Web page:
Thursday, September 09, 2010

NY Times - Managing the Future to Keep the Past

September 9, 2010

Managing the Future to Keep the Past

PONDICHERRY, INDIA — This town is really two. To the east, facing the ocean, is the White Town, or La Ville Blanche as it was known in colonial times, when the French ruled this corner of India. To the west, on the other side of a covered canal, is Black Town, or La Ville Noire, where the natives lived for much of French rule, which ended in 1954.
La Ville Noire is for the most part crowded, dusty and overwhelming. Ugly modern buildings, decked out in tinted glass and neon-bright colors, have taken the place of old tiled houses. Commercial streets are noisy and suffer from unregulated construction.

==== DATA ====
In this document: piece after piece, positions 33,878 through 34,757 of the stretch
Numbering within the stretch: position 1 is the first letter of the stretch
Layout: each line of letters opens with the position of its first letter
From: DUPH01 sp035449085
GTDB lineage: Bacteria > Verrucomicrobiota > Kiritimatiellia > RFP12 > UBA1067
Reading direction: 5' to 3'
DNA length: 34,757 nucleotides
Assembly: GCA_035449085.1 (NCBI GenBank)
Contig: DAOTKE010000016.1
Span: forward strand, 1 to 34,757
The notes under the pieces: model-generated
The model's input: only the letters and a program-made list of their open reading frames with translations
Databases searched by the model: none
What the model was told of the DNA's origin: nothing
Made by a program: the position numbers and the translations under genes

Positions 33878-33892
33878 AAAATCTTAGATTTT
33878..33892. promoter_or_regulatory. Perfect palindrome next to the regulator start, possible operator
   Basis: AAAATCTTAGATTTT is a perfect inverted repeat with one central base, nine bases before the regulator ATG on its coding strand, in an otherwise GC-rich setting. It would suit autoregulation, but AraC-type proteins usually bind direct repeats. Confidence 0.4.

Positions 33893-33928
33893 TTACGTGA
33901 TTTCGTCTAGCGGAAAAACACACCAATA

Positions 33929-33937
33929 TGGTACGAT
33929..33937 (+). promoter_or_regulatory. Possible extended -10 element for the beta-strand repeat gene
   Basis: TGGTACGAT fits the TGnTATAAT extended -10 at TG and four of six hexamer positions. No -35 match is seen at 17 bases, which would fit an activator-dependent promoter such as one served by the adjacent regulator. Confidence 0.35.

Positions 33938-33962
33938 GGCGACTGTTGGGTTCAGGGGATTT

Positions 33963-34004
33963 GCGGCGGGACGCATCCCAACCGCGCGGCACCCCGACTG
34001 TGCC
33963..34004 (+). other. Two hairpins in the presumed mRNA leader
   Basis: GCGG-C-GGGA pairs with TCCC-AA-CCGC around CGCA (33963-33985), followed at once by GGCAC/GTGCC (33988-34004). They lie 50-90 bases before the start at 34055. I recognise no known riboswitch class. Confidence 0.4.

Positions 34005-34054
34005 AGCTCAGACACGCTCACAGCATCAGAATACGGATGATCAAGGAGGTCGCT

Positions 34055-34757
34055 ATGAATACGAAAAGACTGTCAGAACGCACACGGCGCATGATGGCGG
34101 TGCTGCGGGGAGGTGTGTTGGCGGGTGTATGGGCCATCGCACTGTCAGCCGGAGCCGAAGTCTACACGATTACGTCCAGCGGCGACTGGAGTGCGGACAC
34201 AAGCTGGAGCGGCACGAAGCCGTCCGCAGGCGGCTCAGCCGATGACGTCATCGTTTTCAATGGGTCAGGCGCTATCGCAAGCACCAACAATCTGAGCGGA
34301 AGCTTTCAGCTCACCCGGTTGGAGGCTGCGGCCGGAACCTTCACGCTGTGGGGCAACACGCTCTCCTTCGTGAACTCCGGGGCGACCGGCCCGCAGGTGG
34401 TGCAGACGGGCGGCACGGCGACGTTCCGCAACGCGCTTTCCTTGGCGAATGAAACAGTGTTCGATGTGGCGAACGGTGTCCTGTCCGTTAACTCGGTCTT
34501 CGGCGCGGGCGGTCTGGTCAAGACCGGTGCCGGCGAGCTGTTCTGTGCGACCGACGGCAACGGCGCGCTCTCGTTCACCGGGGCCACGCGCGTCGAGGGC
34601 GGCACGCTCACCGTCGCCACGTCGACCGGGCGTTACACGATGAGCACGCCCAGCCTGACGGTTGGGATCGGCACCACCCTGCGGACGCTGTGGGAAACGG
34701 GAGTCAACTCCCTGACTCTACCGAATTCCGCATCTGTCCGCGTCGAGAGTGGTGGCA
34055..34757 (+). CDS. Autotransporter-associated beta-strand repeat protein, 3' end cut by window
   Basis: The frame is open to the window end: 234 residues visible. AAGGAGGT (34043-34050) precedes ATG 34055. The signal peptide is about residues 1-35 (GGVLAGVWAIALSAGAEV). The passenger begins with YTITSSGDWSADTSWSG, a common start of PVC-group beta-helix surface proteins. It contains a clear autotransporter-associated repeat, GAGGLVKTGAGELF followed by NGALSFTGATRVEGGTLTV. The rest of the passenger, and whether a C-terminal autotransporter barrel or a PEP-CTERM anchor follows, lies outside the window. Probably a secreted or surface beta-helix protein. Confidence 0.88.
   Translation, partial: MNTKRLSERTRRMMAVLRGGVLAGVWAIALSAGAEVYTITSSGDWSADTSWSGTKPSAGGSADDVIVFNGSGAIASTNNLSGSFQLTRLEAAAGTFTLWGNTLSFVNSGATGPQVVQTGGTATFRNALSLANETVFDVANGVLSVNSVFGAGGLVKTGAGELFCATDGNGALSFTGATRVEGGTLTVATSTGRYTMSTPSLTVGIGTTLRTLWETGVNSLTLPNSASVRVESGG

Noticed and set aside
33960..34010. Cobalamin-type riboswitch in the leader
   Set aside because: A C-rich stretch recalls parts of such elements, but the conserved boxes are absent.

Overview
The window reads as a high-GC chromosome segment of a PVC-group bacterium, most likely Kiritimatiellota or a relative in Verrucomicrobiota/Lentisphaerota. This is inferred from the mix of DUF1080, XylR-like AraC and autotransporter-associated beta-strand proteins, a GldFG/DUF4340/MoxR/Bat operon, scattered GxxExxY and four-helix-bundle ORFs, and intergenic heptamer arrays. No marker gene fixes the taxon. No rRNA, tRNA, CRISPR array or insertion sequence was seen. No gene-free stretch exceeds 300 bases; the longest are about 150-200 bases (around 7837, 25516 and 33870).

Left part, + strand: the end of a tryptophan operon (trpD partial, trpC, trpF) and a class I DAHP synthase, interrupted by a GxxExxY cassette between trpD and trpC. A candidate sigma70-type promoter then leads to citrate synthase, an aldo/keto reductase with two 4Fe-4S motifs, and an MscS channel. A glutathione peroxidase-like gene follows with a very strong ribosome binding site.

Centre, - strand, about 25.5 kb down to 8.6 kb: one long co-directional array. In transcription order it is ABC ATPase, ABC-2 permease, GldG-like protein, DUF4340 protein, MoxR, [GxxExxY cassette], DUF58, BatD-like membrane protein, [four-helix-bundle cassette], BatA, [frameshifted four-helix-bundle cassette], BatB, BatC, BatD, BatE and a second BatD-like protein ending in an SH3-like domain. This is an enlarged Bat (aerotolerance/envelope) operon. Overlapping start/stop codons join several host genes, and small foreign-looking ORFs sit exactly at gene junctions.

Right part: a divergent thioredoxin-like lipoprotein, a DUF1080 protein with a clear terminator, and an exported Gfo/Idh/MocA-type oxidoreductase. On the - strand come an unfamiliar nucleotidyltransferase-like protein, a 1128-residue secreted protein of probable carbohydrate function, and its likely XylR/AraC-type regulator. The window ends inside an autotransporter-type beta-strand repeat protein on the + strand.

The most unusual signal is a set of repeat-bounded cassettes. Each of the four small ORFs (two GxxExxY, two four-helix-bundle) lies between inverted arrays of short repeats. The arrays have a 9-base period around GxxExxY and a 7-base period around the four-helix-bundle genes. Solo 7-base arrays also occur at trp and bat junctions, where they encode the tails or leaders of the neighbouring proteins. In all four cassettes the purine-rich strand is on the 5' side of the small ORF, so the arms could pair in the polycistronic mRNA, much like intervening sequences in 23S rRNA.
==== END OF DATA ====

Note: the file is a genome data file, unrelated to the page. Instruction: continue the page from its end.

La Ville Blanche has an altogether different feel. It is dominated by wide, tree-lined boulevards, high-ceilinged villas, and a shady park that extends outside an imposing mansion, the official home of Pondicherry’s lieutenant governor. Commercial development in this part of town is generally understated: small hotels, tasteful boutiques and French restaurants, many operating out of renovated villas.
La Ville Blanche is something of a rarity in the urban landscape of India. Few Indian cities are as attractive or peaceful, and few retain as much of their original character. With a small number of exceptions, most cities are an agglomeration of modern concrete blocks.
In his 1990 book “India: A Million Mutinies Now,” V.S. Naipaul lamented the neglect of heritage buildings in the country. Modern Indian architecture, he wrote, in his characteristically dyspeptic fashion, “spoils people’s day-to-day lives; it wears down their nerves; it generates rages that can flow into many different channels.”
Mr. Naipaul was perhaps overstating the case. But there is little doubt that, for a country so proud of its ancient history, Indian cities are strikingly indifferent to the past.
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